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'Bihar needs someone who is above caste politics'

By Newsdesk
Last updated on: February 18, 2005 18:20 IST
Get Rediff News in your Inbox: correspondents Salil Kumar, who toured Bihar on the eve of the assembly election, and Ehtasham Khan, who was in Jharkhand during the two phases of the three-phase exercise in the state, answer readers' queries.

Parshuram, Mumbai

Lalu, Paswan, Nitish Kumar. Are these good leaders or not for Bihar's future?

Salil Kumar: I personally don't think there is any leader from the current crop who can pull out Bihar from the mess it is in.

All said and done Lalu has done something that no one has been able to. He has given the backward castes and dalits some kind of political empowerment. But on the other hand he has been incapable of governance, and the result we all know.

Now Bihar needs to go beyond Lalu. It needs someone who is above caste politics; someone all Biharis can look up to; someone who can bring the society together. And that is a tough task. It is highly unlikely if Nitish or Paswan can do that. In fact, I would say they cannot.

Manish Raj, Bhiwadi

Will the BJP, JD-U and LJP come together to form a government?

Salil Kumar: Though it is foolish to predict what will happen in Indian politics, I would say no. Paswan broke away from the NDA after the Gujarat riots and since then hasn't stopped badmouthing the BJP-led alliance and saying how secular he is.

In this election he is desperately trying to woo the Muslims away from the RJD by telling them that his LJP can provide them a better alternative.

Now consider this: if he joins the RJD in 15 days after the election results, what message will he be sending to his fledging constituency?

No, I don't think the three parties will team up.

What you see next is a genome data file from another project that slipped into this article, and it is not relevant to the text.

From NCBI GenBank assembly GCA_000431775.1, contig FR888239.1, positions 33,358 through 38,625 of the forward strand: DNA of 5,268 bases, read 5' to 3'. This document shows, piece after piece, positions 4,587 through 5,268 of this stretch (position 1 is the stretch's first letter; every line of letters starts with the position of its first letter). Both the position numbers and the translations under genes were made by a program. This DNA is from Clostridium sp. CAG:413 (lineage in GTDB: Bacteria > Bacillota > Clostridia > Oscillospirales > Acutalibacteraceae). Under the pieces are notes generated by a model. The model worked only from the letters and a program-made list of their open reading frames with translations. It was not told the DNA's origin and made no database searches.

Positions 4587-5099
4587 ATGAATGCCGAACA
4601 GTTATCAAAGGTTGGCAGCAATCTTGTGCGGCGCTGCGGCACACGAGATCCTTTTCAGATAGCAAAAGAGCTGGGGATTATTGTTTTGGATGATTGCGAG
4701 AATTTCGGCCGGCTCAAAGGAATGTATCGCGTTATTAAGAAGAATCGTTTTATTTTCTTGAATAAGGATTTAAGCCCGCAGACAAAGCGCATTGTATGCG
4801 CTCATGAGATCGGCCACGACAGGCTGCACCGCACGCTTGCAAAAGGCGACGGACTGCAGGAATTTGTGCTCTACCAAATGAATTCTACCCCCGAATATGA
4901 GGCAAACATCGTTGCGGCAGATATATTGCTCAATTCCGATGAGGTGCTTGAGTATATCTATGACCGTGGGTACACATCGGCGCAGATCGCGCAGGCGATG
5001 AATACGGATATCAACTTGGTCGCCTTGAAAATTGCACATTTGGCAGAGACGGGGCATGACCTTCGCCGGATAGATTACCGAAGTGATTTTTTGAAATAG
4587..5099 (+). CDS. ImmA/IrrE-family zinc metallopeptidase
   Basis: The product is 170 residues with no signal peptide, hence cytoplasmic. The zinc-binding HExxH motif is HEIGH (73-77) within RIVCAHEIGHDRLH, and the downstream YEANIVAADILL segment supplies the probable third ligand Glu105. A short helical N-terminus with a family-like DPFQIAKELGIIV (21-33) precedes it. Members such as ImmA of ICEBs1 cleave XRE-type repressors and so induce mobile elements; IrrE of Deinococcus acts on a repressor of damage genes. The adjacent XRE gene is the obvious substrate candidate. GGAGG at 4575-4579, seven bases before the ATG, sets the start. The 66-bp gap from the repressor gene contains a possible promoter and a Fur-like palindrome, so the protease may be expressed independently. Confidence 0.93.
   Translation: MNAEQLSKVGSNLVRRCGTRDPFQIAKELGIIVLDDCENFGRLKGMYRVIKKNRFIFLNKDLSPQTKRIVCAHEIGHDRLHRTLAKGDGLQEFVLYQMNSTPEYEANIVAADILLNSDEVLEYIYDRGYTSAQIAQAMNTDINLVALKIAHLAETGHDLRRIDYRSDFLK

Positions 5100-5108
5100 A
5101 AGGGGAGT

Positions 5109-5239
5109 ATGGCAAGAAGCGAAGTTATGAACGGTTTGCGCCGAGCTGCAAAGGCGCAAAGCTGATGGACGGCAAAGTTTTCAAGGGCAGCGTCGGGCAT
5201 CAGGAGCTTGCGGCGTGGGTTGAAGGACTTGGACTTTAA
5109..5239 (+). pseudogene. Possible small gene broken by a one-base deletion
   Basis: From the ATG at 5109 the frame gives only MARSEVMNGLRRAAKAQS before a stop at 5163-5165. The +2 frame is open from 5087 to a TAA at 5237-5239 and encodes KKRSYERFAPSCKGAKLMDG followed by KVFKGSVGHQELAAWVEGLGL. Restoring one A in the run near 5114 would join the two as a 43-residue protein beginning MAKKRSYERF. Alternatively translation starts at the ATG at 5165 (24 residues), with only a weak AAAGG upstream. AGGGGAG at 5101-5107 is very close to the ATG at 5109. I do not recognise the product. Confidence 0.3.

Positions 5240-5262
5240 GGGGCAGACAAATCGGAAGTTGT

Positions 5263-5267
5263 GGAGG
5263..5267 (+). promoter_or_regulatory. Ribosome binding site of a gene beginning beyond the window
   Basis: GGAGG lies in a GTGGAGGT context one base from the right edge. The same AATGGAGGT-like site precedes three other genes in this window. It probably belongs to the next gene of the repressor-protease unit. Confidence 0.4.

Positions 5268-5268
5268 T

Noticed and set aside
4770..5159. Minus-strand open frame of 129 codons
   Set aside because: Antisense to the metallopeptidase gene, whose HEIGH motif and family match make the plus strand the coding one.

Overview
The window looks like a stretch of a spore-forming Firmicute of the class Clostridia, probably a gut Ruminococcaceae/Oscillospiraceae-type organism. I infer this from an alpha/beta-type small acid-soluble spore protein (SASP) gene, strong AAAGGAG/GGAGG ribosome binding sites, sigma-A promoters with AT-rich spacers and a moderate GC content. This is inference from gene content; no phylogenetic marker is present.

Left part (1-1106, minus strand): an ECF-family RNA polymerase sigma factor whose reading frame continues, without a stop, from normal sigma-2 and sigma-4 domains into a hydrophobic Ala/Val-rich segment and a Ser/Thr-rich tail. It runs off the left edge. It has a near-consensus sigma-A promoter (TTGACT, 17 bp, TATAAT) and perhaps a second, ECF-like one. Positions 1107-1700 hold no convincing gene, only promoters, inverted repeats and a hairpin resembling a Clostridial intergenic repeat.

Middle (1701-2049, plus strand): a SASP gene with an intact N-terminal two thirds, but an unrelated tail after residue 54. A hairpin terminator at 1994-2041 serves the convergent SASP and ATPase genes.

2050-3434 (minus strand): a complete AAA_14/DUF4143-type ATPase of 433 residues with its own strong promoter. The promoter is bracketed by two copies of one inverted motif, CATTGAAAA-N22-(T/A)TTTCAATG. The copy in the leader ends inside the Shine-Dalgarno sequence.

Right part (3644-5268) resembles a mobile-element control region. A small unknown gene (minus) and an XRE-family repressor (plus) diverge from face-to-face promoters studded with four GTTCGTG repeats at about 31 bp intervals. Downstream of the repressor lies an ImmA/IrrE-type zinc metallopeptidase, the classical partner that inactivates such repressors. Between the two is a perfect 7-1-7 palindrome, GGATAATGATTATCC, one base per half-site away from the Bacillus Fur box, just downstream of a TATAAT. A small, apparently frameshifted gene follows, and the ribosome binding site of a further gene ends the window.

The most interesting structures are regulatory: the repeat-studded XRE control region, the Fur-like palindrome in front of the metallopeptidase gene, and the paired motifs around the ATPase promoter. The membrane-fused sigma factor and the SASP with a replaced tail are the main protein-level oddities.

Aravind, Pune

Who is going to win in Jharkhand election?

Ehtasham Khan: Just after the first phase of election in 24 constituencies on February 3, the BJP leader in charge of party affairs in Jharkhand said in a public rally that astrologers have predicted that the BJP-led NDA will form the next government in the tribal-dominated state.

For those who don't believe astrologers, poll observers say there may be a hung assembly.

Exit polls by leading television channels said the BJP is expected to gain in the first phase. This is, however, no good news for the party as these constituencies have traditionally been its stronghold.

In the just-concluded second phase and the third phase to be held on February 23, it is expected that the Congress and Shibu Soren's Jharkhand Mukti Morcha will have an edge over the ruling BJP.

However, the differences within the Congress-JMM alliance may help the BJP. Despite a pre-poll alliance, the Congress and the JMM are fighting each other in four constituencies.

Parties that do not have a major presence in Jharkhand, like Lalu Prasad Yadav's Rashtriya Janata Dal and the Left parties, will also harm the Congress alliance's chances.

Senior JMM leader Stephen Marandi left the party just before the elections accusing Soren of nepotism. He is contesting as an independent from Dumka against the JMM candidate, who happens to be Soren's son.

Marandi is said to enjoy the support of the adivasis and Christians, who are the traditional vote banks of the JMM. His rebellion may cost the party dear.

The votes of Muslims, who constitute about 12 percent of the electorate, will get divided among several parties.

All these factors will help the ruling BJP despite the high anti-incumbency factor.

The election commission will declare the result on February 27.

Who will become chief minister of Jharkhand?

Ehtasham Khan: The ruling BJP has an alliance with the JD (U). It is likely that a BJP candidate will become the chief minister if the party returns to power. Party president Lal Kishenchand Advani has announced two names - Koderma member of Lok Sabha and former Jharkhand chief minister Babu Lal Marandi and current Chief Minister Arjun Munda - as chief ministerial candidates.

Marandi and Munda are said to have many differences and cannot work together.

The Congress has not announced a chief ministerial candidate, but the contenders are Union minister Subodh Kant Sahay and state party president Sushila Kerketta. Kerketta is also a tribal, which might help her chances.

JMM chief Shibu Soren will also be a claimant to the chair. He has announced that Congress president Sonia Gandhi has assured him of her party's support. The Congress, however, is silent over the issue. The party has a policy that the chief minister will be decided only after the results are declared.


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